Baltic hunter-gatherers began farming without influence of migration, ancient DNA suggests
New research indicates that Baltic hunter-gatherers were not swamped by migrations of early agriculturalists from the Middle East, as was the case for the rest of central and western Europe. Instead, these people probably acquired knowledge of farming and ceramics by sharing cultures and ideas — rather than genes — with outside communities.
Scientists extracted ancient DNA from a number of archaeological remains discovered in Latvia and the Ukraine, which were between 5,000 and 8,000 years old. These samples spanned the Neolithic period, which was the dawn of agriculture in Europe, when people moved from a mobile hunter-gatherer lifestyle to a settled way of life based on food production.
We know through previous research that large numbers of early farmers from the Levant (the Near East) – driven by the success of their technological innovations such as crops and pottery – had expanded to the peripheral parts of Europe by the end of the Neolithic and largely replaced hunter-gatherer populations.
However, the new study, published today in the journal Current Biology, shows that the Levantine farmers did not contribute to hunter-gatherers in the Baltic as they did in Central and Western Europe.
The research team, which includes scientists from Trinity College Dublin, the University of Cambridge, and University College Dublin, says their findings instead suggest that the Baltic hunter-gatherers learned these skills through communication and cultural exchange with outsiders.
The findings feed into debates around the 'Neolithic package,' — the cluster of technologies such as domesticated livestock, cultivated cereals and ceramics, which revolutionised human existence across Europe during the late Stone Age.
Advances in ancient DNA work have revealed that this 'package' was spread through Central and Western Europe by migration and interbreeding: the Levant and later Anatolian farmers mixing with and essentially replacing the hunter-gatherers.
But the new work suggests migration was not a 'universal driver' across Europe for this way of life. In the Baltic region, archaeology shows that the technologies of the 'package' did develop — albeit less rapidly – even though the analyses show that the genetics of these populations remained the same as those of the hunter-gatherers throughout the Neolithic.
Andrea Manica, one of the study's senior authors from the University of Cambridge, said: "Almost all ancient DNA research up to now has suggested that technologies such as agriculture spread through people migrating and settling in new areas."
"However, in the Baltic, we find a very different picture, as there are no genetic traces of the farmers from the Levant and Anatolia who transmitted agriculture across the rest of Europe."
"The findings suggest that indigenous hunter-gatherers adopted Neolithic ways of life through trade and contact, rather than being settled by external communities. Migrations are not the only model for technology acquisition in European prehistory."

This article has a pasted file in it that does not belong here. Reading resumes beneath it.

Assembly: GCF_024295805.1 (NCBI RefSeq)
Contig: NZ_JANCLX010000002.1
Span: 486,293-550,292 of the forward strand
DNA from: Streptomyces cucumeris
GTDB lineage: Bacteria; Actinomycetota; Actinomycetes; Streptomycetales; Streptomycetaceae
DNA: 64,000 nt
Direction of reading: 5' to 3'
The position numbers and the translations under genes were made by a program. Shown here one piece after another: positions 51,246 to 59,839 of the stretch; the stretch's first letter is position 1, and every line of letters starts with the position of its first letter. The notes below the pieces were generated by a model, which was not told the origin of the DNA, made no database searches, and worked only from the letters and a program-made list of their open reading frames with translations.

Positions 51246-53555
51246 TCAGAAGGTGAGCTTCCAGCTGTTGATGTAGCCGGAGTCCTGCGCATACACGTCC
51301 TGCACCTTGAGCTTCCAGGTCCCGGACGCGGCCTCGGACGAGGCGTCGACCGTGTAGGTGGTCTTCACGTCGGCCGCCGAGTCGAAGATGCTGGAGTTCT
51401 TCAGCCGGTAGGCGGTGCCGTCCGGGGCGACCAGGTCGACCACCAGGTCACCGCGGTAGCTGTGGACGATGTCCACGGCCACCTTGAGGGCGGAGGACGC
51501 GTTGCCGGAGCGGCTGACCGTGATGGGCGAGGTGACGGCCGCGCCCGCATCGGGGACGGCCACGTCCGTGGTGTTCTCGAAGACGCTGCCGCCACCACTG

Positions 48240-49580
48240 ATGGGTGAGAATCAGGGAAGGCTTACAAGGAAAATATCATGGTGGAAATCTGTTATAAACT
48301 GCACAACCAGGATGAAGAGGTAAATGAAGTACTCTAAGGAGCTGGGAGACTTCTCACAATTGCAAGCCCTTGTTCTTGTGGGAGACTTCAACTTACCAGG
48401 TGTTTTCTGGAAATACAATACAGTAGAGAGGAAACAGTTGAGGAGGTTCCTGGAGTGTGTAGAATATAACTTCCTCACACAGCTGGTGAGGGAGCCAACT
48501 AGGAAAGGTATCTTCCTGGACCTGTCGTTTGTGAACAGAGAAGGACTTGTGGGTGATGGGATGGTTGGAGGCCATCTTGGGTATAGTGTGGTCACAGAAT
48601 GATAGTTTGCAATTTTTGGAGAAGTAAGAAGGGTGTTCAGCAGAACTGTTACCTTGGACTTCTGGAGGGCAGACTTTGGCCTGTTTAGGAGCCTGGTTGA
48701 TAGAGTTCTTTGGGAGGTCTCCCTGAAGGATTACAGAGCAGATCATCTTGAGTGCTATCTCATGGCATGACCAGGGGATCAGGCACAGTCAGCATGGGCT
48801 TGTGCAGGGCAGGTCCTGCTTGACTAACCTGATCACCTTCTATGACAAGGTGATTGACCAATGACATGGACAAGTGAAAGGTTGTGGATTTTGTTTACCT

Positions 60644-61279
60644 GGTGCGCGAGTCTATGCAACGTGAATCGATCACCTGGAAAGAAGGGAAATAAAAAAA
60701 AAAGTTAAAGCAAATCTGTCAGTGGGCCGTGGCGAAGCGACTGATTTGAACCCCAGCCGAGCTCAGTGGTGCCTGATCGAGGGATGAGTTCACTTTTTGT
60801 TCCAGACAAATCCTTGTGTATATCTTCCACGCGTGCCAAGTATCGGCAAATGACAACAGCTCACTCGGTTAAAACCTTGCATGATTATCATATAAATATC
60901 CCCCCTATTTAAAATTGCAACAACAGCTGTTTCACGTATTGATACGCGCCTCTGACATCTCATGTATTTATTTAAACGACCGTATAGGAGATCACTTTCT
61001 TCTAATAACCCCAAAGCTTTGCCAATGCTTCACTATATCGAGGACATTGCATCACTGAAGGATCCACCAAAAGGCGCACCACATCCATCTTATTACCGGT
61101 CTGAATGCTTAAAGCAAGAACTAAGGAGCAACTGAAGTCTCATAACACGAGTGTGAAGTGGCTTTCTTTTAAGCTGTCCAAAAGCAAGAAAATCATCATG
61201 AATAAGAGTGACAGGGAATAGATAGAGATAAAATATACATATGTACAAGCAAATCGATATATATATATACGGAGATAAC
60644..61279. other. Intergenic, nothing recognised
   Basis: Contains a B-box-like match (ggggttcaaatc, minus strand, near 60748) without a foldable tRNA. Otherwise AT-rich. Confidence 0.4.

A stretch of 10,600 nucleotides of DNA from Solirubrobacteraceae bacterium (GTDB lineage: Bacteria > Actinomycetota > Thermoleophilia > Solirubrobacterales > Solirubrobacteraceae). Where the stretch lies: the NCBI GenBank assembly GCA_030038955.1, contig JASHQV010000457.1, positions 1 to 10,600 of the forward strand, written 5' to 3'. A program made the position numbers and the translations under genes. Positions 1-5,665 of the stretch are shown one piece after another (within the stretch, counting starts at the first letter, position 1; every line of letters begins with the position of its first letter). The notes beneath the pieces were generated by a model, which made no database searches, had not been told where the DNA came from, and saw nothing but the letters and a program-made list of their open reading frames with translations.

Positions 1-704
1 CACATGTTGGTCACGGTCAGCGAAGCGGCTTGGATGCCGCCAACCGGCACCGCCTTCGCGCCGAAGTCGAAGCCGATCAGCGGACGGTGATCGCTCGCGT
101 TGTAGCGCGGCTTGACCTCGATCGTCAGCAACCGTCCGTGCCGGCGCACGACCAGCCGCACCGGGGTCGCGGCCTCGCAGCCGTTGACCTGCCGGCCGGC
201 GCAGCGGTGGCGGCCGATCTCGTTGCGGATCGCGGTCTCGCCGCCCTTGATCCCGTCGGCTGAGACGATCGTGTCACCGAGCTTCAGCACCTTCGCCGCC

While the sequenced genomes showed no trace of the Levant farmer influence, one of the Latvian samples did reveal genetic influence from a different external source — one that the scientists say could be a migration from the Pontic Steppe in the east. The timing (5-7,000 years ago) fits with previous research estimating the earliest Slavic languages.
Researcher Eppie Jones, from Trinity College Dublin and the University of Cambridge, was the lead author of the study. She said: "There are two major theories on the spread of Indo-European languages, the most widely spoken language family in the world. One is that they came from the Anatolia with the agriculturalists; another that they developed in the Steppes and spread at the start of the Bronze Age."
"That we see no farmer-related genetic input, yet we do find this Steppe-related component, suggests that at least the Balto-Slavic branch of the Indo-European language family originated in the Steppe grasslands of the East, which would bring later migrations of Bronze Age horse riders."
The researchers point out that the time scales seen in Baltic archaeology are also very distinct to the rest of Europe, with a much more drawn-out and piecemeal uptake of Neolithic technologies, rather than the complete 'package' that arrives with migrations to take most of Europe by storm.
Andrea Manica added: "Our evidence of genetic continuity in the Baltic, coupled with the archaeological record showing a prolonged adoption of Neolithic technologies, would suggest the existence of trade networks with farming communities largely independent of interbreeding."
"It seems the hunter-gatherers of the Baltic likely acquired bits of the Neolithic package slowly over time through a 'cultural diffusion' of communication and trade, as there is no sign of the migratory wave that brought farming to the rest of Europe during this time.
"The Baltic hunter-gatherer genome remains remarkably untouched until the great migrations of the Bronze Age sweep in from the East."
About the study
The researchers analysed eight ancient genomes – six from Latvia and two from Ukraine – that spanned a timeframe of three and a half thousand years (between 8,300 and 4,800 years ago). This enabled them to start plotting the genetic history of Baltic inhabitants during the Neolithic.
DNA was extracted from the petrous area of skulls that had been recovered by archaeologists from some of the region's richest Stone Age cemeteries. The petrous, at the base of the skull, is one of the densest bones in the body, and a prime location for DNA that has suffered the least contamination over millennia.